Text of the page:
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Our Expert Voices conversation on space.

There's an obvious connection between how far away I am from something and the degree to which that thing can physically affect me. A rhinoceros, or an explosion, or a tornado, or what have you, is more dangerous to me the closer it is to me, and less dangerous to me the farther away it is from me. And we usually explain this to ourselves by saying that a distant explosion is less dangerous to me than a near one because the effects of a distant explosion have more space to cross, before they get to me, than the effects of a near one do.

New idea: With increasing excitement and intensity over the past 20 years or so, the following thought has occurred to scientists and philosophers: Maybe there is a way of eliminating the middleman here. We're used to thinking of the 'distances' between things as something that helps explain why some things affect one another a lot and others affect one another less – but maybe that's all backwards: maybe there's a way of thinking about the distances between things as nothing more than a measure of how much they affect one another!

Bottom line: Maybe the world, at its most fundamental level, is just this formless void in which things float, and affect one another – a void in which there is no distance, and no geometry, and no space – and that all the talk about distance and geometry and space is really just a way of keeping track of how those things affect one another.

Other voices in the conversation:

Sean Carroll, theoretical physicist, California Institute of Technology: Space is overrated

Izabella Laba, mathematician, University of British Columbia: We can work with space without understanding its essence

Bridget Falck, astrophysicist, University of Oslo: Space is a relation between things, not a thing itself

Go deeper

Dan Primack, author of Pro Rata
10 hours ago - Technology

TikTok gets more time (again)

Illustration: Aïda Amer/Axios

The White House is again giving TikTok's Chinese parent company more to satisfy national security concerns, rather than initiating legal action, a source familiar with the situation tells Axios.

The state of play: China's ByteDance had until Friday to resolve issues raised by the Committee on Foreign Investment in the U.S. (CFIUS), which is chaired by Treasury secretary Steve Mnuchin. This was the company's third deadline, with CFIUS having provided two earlier extensions.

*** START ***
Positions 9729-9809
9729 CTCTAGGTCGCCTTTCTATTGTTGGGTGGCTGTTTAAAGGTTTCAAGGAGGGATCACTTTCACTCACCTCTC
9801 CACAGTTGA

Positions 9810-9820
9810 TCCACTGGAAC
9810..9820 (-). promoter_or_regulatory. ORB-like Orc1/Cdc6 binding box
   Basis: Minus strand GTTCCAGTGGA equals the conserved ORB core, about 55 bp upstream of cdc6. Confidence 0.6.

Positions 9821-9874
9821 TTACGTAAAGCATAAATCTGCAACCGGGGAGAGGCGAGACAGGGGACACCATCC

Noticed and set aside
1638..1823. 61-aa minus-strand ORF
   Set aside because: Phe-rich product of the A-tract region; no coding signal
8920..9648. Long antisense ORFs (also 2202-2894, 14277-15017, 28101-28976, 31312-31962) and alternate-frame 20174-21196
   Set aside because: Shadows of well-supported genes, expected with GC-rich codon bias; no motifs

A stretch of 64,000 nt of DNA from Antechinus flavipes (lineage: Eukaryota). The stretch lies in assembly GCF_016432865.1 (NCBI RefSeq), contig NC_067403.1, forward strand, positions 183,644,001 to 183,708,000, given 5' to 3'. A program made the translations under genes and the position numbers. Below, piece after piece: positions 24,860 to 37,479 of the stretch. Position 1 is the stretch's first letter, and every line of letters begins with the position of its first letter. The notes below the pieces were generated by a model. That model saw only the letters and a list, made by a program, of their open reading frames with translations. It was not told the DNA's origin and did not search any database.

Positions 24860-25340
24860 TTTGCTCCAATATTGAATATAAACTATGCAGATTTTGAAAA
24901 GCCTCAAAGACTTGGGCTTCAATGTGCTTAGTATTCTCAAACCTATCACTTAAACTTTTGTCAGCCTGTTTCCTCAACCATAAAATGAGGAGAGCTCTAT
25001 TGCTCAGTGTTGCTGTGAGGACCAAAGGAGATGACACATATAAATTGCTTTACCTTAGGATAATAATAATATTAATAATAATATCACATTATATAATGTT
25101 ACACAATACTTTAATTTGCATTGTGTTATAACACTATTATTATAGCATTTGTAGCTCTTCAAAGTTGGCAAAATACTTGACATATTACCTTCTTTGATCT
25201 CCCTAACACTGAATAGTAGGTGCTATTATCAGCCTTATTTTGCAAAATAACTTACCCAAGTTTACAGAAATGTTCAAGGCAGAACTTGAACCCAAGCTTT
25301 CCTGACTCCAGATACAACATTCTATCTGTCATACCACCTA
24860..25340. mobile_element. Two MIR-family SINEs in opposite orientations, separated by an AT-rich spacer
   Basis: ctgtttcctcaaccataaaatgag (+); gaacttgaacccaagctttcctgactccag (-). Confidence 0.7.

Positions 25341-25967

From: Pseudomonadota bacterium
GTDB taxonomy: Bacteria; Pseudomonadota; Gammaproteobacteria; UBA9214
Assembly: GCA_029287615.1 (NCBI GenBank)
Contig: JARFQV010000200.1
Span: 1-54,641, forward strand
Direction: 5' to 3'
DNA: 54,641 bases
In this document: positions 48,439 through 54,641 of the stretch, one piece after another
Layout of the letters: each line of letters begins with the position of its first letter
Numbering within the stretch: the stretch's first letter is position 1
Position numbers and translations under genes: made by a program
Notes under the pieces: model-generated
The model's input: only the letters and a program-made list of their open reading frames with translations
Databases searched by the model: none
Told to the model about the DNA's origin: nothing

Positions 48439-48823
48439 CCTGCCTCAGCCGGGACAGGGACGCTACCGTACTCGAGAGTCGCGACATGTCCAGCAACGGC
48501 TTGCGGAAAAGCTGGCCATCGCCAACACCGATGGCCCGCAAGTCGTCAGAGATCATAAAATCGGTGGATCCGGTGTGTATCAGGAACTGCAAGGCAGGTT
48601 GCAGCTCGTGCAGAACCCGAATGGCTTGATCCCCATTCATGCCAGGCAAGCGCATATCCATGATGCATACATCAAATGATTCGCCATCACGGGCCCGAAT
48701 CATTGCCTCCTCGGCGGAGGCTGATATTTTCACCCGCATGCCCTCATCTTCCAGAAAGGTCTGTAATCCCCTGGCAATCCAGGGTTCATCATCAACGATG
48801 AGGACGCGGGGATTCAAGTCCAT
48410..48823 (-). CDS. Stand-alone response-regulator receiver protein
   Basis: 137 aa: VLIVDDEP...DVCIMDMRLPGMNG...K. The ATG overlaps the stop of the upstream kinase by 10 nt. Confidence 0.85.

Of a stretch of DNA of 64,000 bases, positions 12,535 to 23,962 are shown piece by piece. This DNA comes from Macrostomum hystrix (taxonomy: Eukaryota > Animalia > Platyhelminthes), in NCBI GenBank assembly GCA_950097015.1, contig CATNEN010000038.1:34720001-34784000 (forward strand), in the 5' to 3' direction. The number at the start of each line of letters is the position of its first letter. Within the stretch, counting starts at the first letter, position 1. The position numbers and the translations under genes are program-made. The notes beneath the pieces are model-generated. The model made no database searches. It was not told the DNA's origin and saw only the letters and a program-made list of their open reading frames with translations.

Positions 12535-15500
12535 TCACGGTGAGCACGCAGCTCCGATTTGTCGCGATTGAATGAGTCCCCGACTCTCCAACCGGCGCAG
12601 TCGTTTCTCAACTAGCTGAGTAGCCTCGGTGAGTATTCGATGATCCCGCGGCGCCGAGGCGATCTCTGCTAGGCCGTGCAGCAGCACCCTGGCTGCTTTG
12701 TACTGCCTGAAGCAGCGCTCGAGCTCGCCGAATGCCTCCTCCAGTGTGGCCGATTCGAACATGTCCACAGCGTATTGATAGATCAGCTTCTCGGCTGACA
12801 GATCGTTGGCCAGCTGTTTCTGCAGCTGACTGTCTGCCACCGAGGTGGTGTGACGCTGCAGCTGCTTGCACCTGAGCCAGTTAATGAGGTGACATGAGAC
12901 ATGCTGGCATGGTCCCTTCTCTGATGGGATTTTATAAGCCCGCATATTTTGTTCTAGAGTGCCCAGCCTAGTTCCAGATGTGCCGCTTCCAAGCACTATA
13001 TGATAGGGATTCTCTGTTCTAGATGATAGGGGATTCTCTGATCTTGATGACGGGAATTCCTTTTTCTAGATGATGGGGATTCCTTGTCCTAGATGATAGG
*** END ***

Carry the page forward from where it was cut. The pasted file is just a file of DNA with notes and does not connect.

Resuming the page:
Federal judge orders Trump administration to restore DACA

DACA recipients and their supporters rally outside the U.S. Supreme Court on June 18. Photo: Drew Angerer via Getty

A federal judge on Friday ordered the Trump administration to fully restore the Deferred Action for Childhood Arrivals program, giving undocumented immigrants who arrived in the U.S. as children a chance to petition for protection from deportation.

Why it matters: DACA was implemented under former President Obama, but President Trump has sought to undo the program since taking office. Friday’s ruling will require Department of Homeland Security officers to begin accepting applications starting Monday and guarantee that work permits are valid for two years.

Updated 12 hours ago - Politics & Policy

Coronavirus dashboard

Illustration: Aïda Amer/Axios

  1. Politics: Fauci says he accepted Biden's offer to be chief medical adviser "on the spot" — The recovery needs rocket fuel.
  2. Health: CDC: It's time for "universal face mask use" — Death rates rising across the country — Study: Increased testing can reduce transmission.
  3. Economy: U.S. economy adds 245,000 jobs in November as recovery slows — America's hidden depression: K-shaped recovery threatens Biden administration.
  4. Cities: Bay Area counties to enact stay-at-home order ahead of state mandate
  5. Vaccine: What vaccine trials still need to do.
  6. World: UN warns "2021 is literally going to be catastrophic"
  7. 🎧 Podcast: Former FDA chief Rob Califf on the vaccine approval process.